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Price transparency stinks in health care. Here’s how the industry wants to change that.

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There's been much written in the past year about just how hard it is to get a simple price for a basic health-care procedure. The industry has heard the rumblings, and now it's responding.

About two dozen industry stakeholders, including main lobbying groups for hospitals and health insurers, this morning are issuing new recommendations for how they can provide the cost of health-care services to patients.

The focus on health-care price transparency — discussed in Steven Brill's 26,000-word opus on medical bills for Time last year — has intensified, not surprisingly, as people are picking up more of the tab for their health care. Employers are shifting more costs onto their workers, and many new health plans under Obamacare feature high out-of-pocket costs.

The health care-industry has some serious catching up to do on the transparency front. States have passed their own health price transparency laws, Medicare has started to dump raw data on the cost of services and what doctors get paid, and private firms have developed their own transparency tools.

"We need to own this as an industry. We need to step up," said Joseph Fifer, president and CEO of the Healthcare Financial Management Association, who coordinated the group issuing the report this morning. The stakeholder group includes hospitals, consumer advocates, doctors and health systems.

Their recommendations delineate who in the health-care system should be responsible for providing pricing information and what kind of information to provide depending on a person's insurance status. Just getting the different stakeholders on the same page was difficult enough in the past, said Rich Umbdenstock, president and CEO of the American Hospital Association.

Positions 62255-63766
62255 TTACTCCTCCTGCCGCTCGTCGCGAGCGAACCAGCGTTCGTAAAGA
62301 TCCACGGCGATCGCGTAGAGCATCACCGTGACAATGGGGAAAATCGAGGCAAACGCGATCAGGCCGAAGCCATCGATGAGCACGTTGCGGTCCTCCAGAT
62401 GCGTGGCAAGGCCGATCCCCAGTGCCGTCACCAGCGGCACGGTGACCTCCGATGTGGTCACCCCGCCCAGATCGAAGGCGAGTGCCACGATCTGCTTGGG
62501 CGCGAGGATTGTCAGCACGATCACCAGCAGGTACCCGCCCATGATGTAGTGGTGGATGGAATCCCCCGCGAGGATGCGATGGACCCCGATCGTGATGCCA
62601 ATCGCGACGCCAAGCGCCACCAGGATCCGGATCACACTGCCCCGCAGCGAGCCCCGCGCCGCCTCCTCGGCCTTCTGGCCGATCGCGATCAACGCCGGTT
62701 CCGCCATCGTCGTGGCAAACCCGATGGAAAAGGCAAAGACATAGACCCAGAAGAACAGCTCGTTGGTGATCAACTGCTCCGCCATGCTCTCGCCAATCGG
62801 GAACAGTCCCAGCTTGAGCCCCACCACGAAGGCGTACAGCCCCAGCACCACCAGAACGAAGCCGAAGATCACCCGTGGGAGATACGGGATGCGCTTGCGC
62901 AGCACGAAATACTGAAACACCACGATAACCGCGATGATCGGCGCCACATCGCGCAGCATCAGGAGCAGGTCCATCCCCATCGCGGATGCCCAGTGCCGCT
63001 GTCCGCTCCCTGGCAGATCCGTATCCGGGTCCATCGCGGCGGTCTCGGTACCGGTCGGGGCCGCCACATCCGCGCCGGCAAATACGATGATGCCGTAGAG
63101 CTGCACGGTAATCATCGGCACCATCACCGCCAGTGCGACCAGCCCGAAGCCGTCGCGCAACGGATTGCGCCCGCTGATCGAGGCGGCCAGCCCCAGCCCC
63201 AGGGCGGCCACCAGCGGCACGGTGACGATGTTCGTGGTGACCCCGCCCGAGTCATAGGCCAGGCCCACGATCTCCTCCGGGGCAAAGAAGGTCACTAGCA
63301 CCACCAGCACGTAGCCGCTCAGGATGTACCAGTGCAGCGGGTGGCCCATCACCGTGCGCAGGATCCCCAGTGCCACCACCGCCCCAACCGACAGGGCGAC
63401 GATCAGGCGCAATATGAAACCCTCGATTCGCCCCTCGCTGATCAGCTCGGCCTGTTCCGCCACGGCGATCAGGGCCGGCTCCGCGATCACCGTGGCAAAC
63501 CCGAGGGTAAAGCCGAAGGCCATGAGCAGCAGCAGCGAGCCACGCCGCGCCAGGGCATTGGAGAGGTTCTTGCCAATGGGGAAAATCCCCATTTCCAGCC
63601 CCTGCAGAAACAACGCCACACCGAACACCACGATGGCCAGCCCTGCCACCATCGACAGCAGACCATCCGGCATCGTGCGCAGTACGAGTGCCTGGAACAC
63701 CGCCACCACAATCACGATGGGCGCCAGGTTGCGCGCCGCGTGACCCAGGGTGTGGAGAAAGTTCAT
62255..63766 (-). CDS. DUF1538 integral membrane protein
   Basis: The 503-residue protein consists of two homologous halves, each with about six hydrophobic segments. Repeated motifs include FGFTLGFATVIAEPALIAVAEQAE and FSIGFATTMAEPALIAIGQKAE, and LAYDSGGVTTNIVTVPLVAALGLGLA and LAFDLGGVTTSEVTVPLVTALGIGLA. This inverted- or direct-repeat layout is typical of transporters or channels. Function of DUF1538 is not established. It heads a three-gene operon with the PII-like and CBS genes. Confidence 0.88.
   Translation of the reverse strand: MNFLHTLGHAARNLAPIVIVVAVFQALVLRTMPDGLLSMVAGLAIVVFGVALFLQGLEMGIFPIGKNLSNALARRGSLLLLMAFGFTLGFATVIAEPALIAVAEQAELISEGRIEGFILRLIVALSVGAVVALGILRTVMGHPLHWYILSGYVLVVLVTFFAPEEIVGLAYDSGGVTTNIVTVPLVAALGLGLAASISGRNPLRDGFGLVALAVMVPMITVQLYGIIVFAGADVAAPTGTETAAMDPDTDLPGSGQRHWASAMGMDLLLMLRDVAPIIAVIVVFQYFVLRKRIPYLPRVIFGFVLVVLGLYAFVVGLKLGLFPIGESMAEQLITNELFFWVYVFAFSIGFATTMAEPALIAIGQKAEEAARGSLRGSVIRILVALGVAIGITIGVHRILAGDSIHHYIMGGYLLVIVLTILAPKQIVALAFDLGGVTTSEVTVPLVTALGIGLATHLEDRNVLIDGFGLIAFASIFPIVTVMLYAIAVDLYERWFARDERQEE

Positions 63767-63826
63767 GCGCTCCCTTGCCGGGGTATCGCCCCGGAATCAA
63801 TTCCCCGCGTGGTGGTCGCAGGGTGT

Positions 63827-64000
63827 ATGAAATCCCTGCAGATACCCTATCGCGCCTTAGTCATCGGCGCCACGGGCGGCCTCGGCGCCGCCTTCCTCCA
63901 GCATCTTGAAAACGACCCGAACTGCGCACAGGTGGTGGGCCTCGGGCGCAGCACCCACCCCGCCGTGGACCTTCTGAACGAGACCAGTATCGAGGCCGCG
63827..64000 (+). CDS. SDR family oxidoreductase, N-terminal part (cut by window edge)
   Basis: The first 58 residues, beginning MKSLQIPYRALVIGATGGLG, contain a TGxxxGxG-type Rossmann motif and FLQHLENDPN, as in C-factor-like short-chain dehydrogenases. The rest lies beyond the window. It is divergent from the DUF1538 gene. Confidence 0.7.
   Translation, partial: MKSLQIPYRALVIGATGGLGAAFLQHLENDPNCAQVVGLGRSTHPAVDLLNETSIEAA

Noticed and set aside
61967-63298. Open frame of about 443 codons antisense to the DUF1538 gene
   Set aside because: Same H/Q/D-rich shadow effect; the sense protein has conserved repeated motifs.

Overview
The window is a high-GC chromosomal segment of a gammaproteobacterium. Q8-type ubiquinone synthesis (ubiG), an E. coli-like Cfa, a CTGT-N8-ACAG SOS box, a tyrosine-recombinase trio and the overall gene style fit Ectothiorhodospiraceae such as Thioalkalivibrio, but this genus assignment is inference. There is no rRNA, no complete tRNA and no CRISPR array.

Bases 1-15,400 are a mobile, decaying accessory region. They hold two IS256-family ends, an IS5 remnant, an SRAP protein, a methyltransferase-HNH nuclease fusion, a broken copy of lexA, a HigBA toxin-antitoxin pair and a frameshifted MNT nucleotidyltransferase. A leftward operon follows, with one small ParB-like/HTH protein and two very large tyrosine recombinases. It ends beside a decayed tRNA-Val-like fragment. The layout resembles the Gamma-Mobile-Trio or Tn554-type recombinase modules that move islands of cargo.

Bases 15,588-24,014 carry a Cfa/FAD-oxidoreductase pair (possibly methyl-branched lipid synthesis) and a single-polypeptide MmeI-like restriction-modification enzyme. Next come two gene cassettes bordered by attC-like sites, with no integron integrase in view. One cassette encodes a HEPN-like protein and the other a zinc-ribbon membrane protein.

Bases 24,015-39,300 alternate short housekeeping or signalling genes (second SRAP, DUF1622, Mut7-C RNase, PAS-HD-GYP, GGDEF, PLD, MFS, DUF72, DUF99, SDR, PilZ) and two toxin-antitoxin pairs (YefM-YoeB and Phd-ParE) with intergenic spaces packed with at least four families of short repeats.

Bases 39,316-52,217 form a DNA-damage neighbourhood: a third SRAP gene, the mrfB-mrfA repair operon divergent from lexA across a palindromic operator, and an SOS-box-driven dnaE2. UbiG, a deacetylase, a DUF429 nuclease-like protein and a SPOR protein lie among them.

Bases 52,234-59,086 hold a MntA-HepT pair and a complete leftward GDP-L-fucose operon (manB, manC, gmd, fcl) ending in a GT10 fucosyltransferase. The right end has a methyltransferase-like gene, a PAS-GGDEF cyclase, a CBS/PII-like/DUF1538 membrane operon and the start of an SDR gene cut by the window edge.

"We couldn't agree on whose role was what. We were using terms differently," he said.

The report's major recommendations include how to provide patients with:

  • the total estimated price of the service
  • a clear indication of whether the provider is in-network or where to find an in-network provider
  • a patient's out-of-pocket costs
  • and other relevant information, like patient safety scores and clinical outcomes.

"I think that the focus now, unlike three years ago when it was on access, the focus is about affordability," said Karen Ignagni, president and CEO of America's Health Insurance Plans. "What are the prices being charged? It leads consumers to want to know, 'How do I evaluate all that?'"

To give a sense of just how murky health pricing can be, one of the group's recommendations is for providers to offer uninsured patients their estimated cost for a standard procedure and to make clear how complications could increase the price. You would think that shouldn't be too hard — there's no insurer to deal with, no contracts to consult.

But previous research points out just how difficult it can be to get the price for a basic, uncomplicated procedure. In a study published this past December, researchers found that just three out of 20 hospitals could say how much an uninsured person should expect to pay for a simple test measuring heartbeat rate.

The group's recommendations also touches on limits to transparency and the "unintended consequences" of too much data being public. Care providers, employers and health plans have negotiated rates, which isn't necessarily something they want out in the public. They warn making those negotiations publicly could actually discourage negotiations for lower prices — naturally, there are conflicting opinions on this point.

The report nods to other ways at achieving transparency. For example, it talks about "reference pricing" in self-funded employer health plans, in which employers limit what they'll pay for an employee's health-care services — thus setting the reference price.

"The employer communicates to employees a list of the providers who have agreed to accept the reference price (or less) for their services. If an employee chooses a provider who has not accepted the reference price, the employee is responsible for the amount the provider charges above the reference price," the report reads, noting that Safeway grocery stores implemented a successful pilot program that expanded a few years ago.

Perhaps what's most significant about these recommendations is the stakeholders' acknowledgement that the health-care market is changing. Consumers are being asked to pay more, so they're trying to become better health-care shoppers

AHIP's Ignagni said most insurers already provide cost calculator tools and quality data on their Web sites. Providers, said the AHA's Umbdenstock, need to be more accommodating to patients' price-sensitivity.

"'We can’t answer your question' may have worked in the past, but it doesn’t fly any longer," said Mark Rukavina, principal with Community Health Advisors and a report contributor. "This [report] basically lays out the principles for creating a new response to the question."